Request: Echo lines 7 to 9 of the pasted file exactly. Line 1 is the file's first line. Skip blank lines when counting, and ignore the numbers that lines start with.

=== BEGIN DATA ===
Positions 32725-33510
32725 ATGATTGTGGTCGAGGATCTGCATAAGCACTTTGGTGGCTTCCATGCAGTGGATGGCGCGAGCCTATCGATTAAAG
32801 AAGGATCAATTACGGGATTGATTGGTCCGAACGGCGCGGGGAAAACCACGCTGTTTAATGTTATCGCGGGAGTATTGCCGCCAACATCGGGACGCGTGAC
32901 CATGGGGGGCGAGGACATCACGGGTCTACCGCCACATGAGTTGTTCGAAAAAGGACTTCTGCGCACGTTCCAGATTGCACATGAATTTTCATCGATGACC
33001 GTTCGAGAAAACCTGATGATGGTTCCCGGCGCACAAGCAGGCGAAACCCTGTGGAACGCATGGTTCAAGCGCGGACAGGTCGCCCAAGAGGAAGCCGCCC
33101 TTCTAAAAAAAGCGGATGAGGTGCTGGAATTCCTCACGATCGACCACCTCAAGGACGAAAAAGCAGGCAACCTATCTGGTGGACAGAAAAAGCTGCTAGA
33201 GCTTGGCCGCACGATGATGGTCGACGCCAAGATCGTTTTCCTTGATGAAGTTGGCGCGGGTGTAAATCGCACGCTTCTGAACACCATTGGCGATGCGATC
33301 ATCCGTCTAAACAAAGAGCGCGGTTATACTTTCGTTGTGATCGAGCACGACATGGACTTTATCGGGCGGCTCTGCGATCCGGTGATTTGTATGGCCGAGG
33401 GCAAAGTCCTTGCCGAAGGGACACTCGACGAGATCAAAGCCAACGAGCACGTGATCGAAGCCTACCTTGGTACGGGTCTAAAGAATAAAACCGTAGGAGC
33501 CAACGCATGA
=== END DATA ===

33201 GCTTGGCCGCACGATGATGGTCGACGCCAAGATCGTTTTCCTTGATGAAGTTGGCGCGGGTGTAAATCGCACGCTTCTGAACACCATTGGCGATGCGATC
33301 ATCCGTCTAAACAAAGAGCGCGGTTATACTTTCGTTGTGATCGAGCACGACATGGACTTTATCGGGCGGCTCTGCGATCCGGTGATTTGTATGGCCGAGG
33401 GCAAAGTCCTTGCCGAAGGGACACTCGACGAGATCAAAGCCAACGAGCACGTGATCGAAGCCTACCTTGGTACGGGTCTAAAGAATAAAACCGTAGGAGC